A Native from Syria, Johnny Akkary arrived to the States in 2013 in search of a new opportunity. Instead of waiting around for a paycheck, Akkary decided to jumpstart his family business by opening the Diridon Market in San Jose. In our interview with Akkary, we learned about the changes to his business during the COVID-19 pandemic.
SJEarthquakes.com: Tell us a little bit about why you care so much about your customers during this time.
Johnny Akkary: “We come from the countryside in Syria where community and reputation is very important. This is the way we grow. We can’t have a bad reputation. It’s not in our bible. Americans are very good people but you still have to treat them well. That’s why we have to respect everyone who comes into our store.”
SJEQ: How have your operations changed since the beginning of the COVID-19 pandemic?
JA: “Thankfully, our hours are back to normal. We have a concern over safety; not just for ourselves but for our community. We’ve been spending much more time cleaning and sanitizing inside the store. Being overly cautious is much better than being negligent.
Even if you don’t get sick from going somewhere, sometimes you get nervous. I felt the same way when going to a store and I didn’t return. Luckily, we’re taking the time to provide a clean environment as much as possible because we have to do our part so we hope everyone else is doing the same to protect the community.”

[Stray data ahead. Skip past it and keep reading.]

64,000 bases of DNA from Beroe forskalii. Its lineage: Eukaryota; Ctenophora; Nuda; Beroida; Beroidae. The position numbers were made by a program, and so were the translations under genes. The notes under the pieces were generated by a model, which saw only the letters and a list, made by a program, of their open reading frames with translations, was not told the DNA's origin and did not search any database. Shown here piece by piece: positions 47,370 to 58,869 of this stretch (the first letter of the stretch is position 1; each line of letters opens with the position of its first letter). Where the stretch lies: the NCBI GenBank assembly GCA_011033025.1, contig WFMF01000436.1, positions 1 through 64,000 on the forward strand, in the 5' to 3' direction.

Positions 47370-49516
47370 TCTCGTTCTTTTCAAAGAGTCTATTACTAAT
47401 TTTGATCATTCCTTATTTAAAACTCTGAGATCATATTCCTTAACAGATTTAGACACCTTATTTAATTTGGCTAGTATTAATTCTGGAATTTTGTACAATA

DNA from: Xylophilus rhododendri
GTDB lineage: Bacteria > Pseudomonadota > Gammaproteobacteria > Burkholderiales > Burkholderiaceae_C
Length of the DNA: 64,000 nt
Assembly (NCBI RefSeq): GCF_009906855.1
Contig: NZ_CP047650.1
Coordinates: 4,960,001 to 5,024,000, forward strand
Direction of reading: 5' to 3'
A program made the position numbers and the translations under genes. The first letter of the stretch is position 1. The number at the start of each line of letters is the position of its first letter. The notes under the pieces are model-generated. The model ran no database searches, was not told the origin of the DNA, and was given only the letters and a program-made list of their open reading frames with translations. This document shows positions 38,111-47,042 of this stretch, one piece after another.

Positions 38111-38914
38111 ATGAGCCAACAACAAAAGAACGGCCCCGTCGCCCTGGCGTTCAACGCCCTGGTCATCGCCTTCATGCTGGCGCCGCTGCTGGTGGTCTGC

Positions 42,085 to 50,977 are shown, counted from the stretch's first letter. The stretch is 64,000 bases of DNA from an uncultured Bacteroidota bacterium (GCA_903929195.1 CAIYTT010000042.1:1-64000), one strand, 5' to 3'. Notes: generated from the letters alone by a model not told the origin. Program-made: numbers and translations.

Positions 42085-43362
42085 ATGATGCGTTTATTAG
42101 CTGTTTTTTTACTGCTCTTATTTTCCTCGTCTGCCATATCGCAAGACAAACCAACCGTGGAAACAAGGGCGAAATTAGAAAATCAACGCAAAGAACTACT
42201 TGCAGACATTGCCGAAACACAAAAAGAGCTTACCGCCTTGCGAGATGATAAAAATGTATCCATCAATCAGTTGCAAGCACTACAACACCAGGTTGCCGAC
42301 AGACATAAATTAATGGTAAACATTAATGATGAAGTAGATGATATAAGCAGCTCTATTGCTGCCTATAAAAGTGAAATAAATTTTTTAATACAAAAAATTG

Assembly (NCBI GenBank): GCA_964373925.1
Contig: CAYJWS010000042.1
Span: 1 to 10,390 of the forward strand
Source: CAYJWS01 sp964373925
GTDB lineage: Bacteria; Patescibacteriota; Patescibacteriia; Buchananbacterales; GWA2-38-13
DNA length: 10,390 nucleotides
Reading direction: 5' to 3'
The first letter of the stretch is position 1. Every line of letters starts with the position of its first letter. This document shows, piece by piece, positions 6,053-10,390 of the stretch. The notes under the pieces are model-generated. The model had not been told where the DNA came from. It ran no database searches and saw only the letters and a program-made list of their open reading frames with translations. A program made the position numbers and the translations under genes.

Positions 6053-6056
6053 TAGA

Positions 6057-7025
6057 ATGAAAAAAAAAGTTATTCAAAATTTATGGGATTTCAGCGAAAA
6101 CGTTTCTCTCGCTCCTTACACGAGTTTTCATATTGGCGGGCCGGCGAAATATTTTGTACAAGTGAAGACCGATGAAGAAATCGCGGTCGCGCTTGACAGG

SJEQ: What has been the most challenging aspect of working under these new conditions?
JA: “We have to turn off our air conditioning because we do not want the air to only circulate inside our store. It’s better to be warm and have our fans running and our doors open in case someone is sick and we didn’t know about it. It’s not easy to do that but we’re happy to do it.”
SJEQ: What have been the positives for you?
JA: “The positive has been that we can reopen. People here have reacted in such a supportive way; it’s really appreciated from everyone here. We have good relationships with all of our neighbors and we really feel like we’re a part of this community. When we reopened, a lot of people came to our store so it was a good feeling. If the same thing happened to me in my home town I couldn’t dream of having this type of support from the community.”